Getting over the “I’m a perfectionist” excuse
In my last blog post, I shared why perfectionism is so detrimental to your health, happiness, and yes, your waistline… https://www.tanjashaw.com/perfectionism-part-one/.
Here, I’m going to share some of my best tips to overcome this tendency.
- First, understand that overcoming perfectionism can be hard. It requires you to stop hiding behind the convenient excuse of being all or nothing. It requires you to actually go out and do something rather than stay comfortably stuck behind the make-believe roadblock of unreasonable expectations. And that my friend is uncomfortable.
- Realize that a perfectionist tendency is simply that – a tendency. It is not part of your identity. It’s simply a habit you’ve been practicing for quite some time, but you have the power to begin building new habits instead.
- Swap the all-or-nothing habit for the all-or-something mindset. If you make a mistake on your journey, get into the practice of returning to the path you want to be on as quickly as possible. Practice gentleness and kindness. The more you practice this, the more it will become, well, your practice. Be on the lookout for the sneaky ways the all-or-nothing mindset creeps in. For example, waiting until vacation is over to ‘get back on track’ or skipping your afternoon walk because you only have 10 minutes.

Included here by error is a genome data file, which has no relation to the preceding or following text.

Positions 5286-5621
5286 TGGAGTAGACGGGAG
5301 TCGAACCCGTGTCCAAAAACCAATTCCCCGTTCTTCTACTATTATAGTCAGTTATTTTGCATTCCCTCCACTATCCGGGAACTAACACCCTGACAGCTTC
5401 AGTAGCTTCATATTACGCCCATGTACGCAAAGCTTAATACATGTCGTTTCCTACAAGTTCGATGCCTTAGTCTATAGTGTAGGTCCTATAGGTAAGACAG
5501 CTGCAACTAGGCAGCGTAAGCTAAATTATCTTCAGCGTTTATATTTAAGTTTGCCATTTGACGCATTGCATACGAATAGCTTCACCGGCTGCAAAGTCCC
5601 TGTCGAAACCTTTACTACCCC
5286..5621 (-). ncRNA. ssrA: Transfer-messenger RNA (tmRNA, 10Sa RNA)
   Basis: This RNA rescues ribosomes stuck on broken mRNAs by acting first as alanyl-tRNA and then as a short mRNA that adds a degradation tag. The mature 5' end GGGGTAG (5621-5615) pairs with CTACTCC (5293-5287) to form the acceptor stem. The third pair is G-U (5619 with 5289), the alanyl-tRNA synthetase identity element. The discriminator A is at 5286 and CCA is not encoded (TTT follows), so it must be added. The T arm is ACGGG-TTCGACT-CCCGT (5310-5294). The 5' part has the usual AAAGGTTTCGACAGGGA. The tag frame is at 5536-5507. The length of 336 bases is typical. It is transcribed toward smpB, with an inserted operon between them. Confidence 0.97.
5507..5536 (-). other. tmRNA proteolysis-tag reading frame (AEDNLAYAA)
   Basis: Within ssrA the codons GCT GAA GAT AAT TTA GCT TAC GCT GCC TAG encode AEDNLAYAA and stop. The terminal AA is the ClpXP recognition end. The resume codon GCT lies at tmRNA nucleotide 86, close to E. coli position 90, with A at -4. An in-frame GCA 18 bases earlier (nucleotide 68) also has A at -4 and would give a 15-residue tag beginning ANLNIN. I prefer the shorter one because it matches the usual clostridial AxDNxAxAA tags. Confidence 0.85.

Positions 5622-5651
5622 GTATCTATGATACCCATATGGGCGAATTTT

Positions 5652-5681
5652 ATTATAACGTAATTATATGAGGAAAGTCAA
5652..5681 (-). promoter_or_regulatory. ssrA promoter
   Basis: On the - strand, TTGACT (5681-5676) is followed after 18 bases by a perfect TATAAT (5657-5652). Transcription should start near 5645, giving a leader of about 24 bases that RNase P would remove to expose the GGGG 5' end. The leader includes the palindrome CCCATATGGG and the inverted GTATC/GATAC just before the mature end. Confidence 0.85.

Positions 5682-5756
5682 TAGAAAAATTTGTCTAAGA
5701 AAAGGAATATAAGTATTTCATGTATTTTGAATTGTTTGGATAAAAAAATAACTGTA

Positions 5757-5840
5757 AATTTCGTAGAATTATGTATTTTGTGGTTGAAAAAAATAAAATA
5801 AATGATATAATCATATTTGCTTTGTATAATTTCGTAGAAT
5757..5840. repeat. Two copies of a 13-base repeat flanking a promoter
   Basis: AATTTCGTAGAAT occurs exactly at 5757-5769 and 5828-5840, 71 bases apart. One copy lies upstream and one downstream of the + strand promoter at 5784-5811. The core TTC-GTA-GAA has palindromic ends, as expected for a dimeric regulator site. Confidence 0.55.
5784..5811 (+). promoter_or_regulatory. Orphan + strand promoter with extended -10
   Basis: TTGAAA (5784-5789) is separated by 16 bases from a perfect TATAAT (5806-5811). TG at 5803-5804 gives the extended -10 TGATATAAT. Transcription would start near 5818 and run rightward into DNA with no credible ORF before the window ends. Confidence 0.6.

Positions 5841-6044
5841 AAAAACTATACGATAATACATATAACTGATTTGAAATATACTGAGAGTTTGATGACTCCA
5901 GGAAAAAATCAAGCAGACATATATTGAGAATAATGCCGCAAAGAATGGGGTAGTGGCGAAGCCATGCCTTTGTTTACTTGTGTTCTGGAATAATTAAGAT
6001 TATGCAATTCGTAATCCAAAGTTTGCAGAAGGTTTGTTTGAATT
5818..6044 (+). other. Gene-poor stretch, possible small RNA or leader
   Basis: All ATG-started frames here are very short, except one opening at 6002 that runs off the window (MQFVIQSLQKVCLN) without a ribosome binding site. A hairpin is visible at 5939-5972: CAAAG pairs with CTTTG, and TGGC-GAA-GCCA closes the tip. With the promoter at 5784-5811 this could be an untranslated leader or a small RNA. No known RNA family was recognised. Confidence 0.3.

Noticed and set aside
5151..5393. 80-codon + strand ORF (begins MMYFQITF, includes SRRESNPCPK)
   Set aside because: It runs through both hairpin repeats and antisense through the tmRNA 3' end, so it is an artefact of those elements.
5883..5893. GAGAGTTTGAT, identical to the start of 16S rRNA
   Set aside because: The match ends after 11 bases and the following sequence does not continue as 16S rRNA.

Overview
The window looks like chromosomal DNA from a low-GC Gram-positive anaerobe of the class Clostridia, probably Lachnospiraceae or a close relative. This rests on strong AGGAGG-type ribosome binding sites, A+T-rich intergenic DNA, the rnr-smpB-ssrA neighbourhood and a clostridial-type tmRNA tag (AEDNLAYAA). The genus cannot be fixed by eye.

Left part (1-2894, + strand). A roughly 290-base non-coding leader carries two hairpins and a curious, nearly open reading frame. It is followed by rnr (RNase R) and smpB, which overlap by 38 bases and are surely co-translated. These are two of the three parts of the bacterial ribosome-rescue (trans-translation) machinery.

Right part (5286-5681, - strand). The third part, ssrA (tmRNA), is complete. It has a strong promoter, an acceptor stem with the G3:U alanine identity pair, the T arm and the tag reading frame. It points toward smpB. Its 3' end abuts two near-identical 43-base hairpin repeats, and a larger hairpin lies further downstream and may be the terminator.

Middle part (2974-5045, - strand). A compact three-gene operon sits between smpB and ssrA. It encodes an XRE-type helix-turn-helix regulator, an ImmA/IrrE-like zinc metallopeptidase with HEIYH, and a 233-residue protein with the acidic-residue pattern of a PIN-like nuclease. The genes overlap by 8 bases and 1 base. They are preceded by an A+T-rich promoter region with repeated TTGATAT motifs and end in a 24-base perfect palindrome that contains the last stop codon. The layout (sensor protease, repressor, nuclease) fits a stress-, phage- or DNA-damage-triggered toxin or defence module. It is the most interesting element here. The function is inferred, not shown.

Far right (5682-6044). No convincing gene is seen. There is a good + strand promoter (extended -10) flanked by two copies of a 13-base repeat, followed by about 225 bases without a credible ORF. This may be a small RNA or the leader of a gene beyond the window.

- Start working on deeper beliefs. Perfectionism comes from deeper beliefs that we aren’t enough as we are, or what makes us good enough is what others think of us. This is not a one-and-done action. This is an ongoing practice that will take some time, but when we can work through those limiting beliefs, the rest of the process becomes so much easier.
- Practice new thoughts to support your new mindset. One of my favourites, borrowed from the book Soundtracks by Jon Acuff is ‘momentum is messy’. I also use “good enough is good enough” and “version done is better than version none”. In fact, I used those mantras a lot when creating the Fit + Vibrant Planner!
Remember, perfectionism is not the gold standard, it’s an impossible standard. The more you can shift away from it, the more consistent, peaceful and happy you’ll be on your journey toward your best health.